In general, I prefer not to work from photos. The camera has only one eye, while we have two. The camera takes the three-dimensional object and flattens it to two dimensions for us, so we miss the volume of the object. Plus, I just prefer to see what I'm drawing. Particularly with portraits -- drawing a living, breathing human being, right there, is a very different experience than working from a photograph.
However, sometimes there is really not a choice. Here are two examples.
I came across the Wellesley College yearbook from 1912 at a thrift store. One face leapt off the page at me. Her name: Ethel Caution-Davis. In that time, college was for the well-to-do. Most colleges were either all-white, or mostly so, and, if black, a student attended one of the historically black colleges. Yet, she went to an elite women's institution, the only African-American in her class. I did a Google search, found her right away, with her yearbook picture the first image hit. Remarkable woman. She became a published poet of the Harlem Renaissance and an educator, rising to become Dean of Women at Talladega College, an historic black college. Later in life, she moved to New York City, worked in public assistance, and became director of a residence club for single women. She never married, and died at the age of 101. What a remarkable woman she must have been!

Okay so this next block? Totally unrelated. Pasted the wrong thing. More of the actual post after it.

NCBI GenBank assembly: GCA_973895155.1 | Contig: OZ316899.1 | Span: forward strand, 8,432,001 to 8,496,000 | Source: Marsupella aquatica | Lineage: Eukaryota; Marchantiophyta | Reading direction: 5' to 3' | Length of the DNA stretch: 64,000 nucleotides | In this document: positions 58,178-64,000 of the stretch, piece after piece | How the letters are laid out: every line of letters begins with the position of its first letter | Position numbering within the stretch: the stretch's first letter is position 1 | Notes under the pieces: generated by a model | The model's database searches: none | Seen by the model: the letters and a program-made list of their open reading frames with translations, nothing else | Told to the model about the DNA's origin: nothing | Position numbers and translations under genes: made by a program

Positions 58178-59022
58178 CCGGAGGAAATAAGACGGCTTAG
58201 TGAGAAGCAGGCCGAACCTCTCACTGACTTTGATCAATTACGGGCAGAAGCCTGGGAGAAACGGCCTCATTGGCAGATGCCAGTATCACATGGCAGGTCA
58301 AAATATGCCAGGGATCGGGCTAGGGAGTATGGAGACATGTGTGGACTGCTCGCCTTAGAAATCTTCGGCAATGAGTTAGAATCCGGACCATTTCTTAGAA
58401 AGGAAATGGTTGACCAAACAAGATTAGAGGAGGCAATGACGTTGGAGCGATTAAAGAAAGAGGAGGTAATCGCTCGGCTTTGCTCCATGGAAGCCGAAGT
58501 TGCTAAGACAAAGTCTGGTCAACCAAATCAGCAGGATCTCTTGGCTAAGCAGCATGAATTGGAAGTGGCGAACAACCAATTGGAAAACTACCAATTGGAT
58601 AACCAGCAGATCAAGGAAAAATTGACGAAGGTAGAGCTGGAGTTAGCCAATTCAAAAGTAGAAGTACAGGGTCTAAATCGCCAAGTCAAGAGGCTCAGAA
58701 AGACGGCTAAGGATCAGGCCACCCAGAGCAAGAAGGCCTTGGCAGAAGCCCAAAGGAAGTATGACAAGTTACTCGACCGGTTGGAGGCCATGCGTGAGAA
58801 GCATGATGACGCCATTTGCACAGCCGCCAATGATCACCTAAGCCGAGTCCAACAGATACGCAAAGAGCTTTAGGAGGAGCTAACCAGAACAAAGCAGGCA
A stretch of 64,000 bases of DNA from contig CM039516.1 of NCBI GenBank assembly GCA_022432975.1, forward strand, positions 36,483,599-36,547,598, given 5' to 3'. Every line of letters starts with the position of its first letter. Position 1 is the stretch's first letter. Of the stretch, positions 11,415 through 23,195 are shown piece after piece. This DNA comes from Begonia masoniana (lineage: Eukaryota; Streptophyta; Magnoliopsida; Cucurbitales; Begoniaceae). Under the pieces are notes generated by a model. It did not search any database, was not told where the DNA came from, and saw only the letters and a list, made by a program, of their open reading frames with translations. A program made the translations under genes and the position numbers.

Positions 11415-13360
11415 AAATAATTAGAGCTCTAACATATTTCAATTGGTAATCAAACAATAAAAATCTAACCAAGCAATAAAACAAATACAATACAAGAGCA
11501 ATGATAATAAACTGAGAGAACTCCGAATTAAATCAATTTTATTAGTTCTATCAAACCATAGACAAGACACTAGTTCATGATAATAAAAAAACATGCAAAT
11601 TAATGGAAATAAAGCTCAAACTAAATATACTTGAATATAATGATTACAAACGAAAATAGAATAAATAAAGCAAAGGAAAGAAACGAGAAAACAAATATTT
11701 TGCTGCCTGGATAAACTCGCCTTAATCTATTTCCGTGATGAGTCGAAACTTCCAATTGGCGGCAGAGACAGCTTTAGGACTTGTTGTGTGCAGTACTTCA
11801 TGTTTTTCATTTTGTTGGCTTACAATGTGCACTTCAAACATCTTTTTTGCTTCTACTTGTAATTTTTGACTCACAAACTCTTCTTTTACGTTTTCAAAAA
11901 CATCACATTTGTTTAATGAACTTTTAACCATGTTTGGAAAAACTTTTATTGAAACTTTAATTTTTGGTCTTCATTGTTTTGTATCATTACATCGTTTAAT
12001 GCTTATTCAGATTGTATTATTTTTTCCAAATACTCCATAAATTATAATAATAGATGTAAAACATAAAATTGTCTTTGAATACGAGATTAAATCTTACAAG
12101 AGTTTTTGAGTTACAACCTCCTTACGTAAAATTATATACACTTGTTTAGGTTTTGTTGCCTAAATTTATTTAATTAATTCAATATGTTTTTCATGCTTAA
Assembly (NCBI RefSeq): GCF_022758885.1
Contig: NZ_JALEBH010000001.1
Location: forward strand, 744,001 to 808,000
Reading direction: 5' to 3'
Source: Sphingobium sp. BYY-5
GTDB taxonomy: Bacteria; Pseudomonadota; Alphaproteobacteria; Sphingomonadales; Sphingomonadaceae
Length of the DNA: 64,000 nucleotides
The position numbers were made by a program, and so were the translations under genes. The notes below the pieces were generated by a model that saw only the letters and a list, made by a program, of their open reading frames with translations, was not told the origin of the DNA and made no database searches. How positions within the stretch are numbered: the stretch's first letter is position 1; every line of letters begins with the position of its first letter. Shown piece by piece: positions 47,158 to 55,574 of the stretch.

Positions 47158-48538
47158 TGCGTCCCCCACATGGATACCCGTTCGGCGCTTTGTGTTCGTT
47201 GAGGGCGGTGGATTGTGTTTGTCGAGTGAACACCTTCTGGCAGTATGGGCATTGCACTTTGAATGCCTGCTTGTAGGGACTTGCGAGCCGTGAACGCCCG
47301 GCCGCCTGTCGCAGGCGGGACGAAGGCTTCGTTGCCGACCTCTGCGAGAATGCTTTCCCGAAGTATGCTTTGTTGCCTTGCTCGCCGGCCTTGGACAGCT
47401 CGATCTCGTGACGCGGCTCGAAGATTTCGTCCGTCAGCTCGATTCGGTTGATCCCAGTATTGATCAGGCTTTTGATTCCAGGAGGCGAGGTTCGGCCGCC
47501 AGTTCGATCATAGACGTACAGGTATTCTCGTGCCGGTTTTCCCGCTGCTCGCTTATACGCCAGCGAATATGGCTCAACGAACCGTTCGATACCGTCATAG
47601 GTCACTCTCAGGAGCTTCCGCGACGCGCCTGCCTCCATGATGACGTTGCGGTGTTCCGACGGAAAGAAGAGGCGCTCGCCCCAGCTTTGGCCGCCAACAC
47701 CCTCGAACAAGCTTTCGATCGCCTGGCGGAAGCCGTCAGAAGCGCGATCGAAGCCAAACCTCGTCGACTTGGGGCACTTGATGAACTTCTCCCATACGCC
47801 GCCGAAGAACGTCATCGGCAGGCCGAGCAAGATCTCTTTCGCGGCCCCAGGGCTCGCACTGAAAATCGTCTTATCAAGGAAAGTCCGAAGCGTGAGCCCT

So, here I share the original yearbook photo, and my version, in which I tried to achieve that hand-painted, vintage photograph look.
Then, being challenged to draw a 1920's movie star of my choice, I stumbled upon a photo of Nina Mae McKinney, known as the "Black Garbo" in Europe. She became the first African-American actor to sign a long-term contract with MGM, but, alas, the company didn't seem to know what to do with her. Racism: irrational, and oh, so powerful.
In this case, I did not work from an image load. I printed off the photo and drew from that, using the Sketch Club app again.
Here I share the original photo found on Google, followed by my version. I haven't done her justice, but I hope I have communicated some of her spirit. You can find clips of her work on YouTube, and they are well worth viewing.
Two remarkable women. I wish they were alive today, so I could draw their portrait from life!